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Monday, September 25, 2006

This week at The sin of perfectionism.

David Hubner writes about the dangers of perfectionism, which may afflict religious liberals more than most. He writes:

We Unitarian Universalists gave up our Calvinist forebears' concept of Original Sin — that humanity was in its nature flawed and incapable of moving toward good. That was a positive step for a prevailing religious understanding that at the time left little room for the worthiness of human aspiration or human reason. But along the way it seems that many Unitarian Universalists and others in our culture have moved to an expectation of the possibility of human perfection that in its own way is as unrealistic and harmful, I think, as was Original Sin.

In the news this week, Don Skinner reports on more honors bestowed on the Unitarians Martha and Waitstill Sharp for their work saving refugees from the Nazis in the 1940s. The US Holocaust Museum and the US Senate honored the Sharps earlier this month, following their designation as "Righteous Among the Nations" by Israel's Holocaust Remembrance Authority in June. Representatives of the UU Service Committee, which the Sharps helped found, urged people to turn their attention to the ongoing genocide in Darfur.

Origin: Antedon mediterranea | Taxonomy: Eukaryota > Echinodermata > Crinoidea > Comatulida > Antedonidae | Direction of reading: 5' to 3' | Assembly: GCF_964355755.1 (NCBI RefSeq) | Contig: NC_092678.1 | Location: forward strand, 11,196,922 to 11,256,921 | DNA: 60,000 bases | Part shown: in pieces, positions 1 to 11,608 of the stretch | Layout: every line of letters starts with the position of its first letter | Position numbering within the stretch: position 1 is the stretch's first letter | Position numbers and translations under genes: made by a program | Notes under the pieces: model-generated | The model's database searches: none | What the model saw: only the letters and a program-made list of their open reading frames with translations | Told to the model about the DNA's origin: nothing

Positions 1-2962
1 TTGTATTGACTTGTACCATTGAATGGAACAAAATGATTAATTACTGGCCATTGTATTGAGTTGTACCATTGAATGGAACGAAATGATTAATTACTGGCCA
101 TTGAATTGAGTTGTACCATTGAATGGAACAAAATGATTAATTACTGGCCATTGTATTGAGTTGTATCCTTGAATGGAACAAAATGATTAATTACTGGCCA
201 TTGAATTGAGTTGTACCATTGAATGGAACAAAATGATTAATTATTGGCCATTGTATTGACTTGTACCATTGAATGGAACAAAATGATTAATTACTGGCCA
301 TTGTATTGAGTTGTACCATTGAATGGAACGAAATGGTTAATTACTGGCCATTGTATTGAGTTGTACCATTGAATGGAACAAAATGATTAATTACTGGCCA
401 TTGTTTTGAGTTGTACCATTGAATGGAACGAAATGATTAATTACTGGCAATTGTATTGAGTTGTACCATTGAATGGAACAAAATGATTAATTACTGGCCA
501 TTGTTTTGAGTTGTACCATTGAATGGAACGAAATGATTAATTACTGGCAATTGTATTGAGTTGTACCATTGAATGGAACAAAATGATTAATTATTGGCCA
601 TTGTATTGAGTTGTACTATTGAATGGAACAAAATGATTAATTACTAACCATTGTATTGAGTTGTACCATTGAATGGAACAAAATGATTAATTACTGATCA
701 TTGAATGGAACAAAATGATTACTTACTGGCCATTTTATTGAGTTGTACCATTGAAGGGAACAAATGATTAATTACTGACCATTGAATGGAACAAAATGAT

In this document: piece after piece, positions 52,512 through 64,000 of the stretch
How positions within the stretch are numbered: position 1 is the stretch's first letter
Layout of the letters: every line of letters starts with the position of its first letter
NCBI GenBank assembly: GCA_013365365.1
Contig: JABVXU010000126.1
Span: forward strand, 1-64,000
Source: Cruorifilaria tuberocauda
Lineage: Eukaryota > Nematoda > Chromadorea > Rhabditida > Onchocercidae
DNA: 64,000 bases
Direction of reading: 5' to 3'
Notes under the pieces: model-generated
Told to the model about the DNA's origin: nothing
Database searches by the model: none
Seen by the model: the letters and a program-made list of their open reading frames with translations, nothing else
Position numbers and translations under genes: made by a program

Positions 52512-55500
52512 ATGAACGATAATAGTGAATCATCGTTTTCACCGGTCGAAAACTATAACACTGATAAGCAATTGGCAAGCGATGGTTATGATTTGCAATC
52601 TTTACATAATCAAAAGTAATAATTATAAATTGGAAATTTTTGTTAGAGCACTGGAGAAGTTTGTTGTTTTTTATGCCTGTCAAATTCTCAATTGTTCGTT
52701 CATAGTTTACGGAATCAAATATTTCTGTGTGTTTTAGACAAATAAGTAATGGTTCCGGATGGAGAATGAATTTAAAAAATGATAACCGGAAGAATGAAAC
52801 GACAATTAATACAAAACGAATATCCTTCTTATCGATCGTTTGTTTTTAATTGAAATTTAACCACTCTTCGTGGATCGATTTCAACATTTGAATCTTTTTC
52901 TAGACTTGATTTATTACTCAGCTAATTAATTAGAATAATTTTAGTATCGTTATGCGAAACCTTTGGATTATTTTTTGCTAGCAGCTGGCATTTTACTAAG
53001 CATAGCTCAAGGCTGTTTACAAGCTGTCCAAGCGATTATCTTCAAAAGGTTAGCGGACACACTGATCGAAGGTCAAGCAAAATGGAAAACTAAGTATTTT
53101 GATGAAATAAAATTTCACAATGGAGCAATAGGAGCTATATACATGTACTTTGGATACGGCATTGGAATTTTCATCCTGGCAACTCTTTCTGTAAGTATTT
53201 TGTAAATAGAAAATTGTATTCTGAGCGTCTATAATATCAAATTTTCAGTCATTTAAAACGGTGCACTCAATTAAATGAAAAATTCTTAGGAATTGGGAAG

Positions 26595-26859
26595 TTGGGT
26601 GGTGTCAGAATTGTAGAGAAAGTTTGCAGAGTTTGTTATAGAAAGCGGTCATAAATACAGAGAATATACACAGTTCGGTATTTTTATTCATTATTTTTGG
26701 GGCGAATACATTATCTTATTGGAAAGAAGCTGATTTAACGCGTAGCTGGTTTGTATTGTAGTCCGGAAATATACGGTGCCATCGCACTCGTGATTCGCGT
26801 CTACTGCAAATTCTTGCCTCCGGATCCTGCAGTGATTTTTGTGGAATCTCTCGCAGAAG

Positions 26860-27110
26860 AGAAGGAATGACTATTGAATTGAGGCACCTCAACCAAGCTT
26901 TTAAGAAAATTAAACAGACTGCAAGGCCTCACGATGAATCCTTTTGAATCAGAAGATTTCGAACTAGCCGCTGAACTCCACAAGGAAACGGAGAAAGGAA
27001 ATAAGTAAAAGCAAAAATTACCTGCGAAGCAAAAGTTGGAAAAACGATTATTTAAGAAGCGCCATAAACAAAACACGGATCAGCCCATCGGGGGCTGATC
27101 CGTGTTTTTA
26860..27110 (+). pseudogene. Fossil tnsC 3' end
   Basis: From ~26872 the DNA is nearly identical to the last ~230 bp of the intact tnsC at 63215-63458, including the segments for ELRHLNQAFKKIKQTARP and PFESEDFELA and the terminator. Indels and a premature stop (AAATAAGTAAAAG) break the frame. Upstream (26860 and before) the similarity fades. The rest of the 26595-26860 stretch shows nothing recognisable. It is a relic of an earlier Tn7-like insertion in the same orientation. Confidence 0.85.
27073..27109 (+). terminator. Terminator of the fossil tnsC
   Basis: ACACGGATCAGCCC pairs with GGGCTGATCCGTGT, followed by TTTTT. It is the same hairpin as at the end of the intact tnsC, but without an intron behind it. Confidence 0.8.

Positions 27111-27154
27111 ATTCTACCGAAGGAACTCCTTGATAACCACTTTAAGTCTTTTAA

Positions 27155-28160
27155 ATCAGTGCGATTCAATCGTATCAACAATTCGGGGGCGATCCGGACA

Meanwhile, in the magazine's news blog, Sonja Cohen tracks additional coverage of the Holocaust Museum ceremony and finds a syndicated columnist defending Starr King's statue in the US Capitol, among other things.

Copyright © 2006 by Philocrites | Posted 25 September 2006 at 7:06 AM

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September 25, 2006 08:46 AM | Permalink for this comment

I don't need perfection per se, but is a 178 LSAT too much to ask?



September 27, 2006 11:16 AM | Permalink for this comment

Maybe I've made this comment on this blog before, but I tend to think the "basically good" vs. "basically evil" question is in fact a misguided question, and gets into the didactic, black-or-white thinking that UU's try to avoid. Can't we just say that we have dual good/evil natures, and that we make choices daily that are a result of the tug-of-war between those two natures? This puts our "faith locus" on our daily actions rather than on speculative metaphysical philosphies and dogmas.

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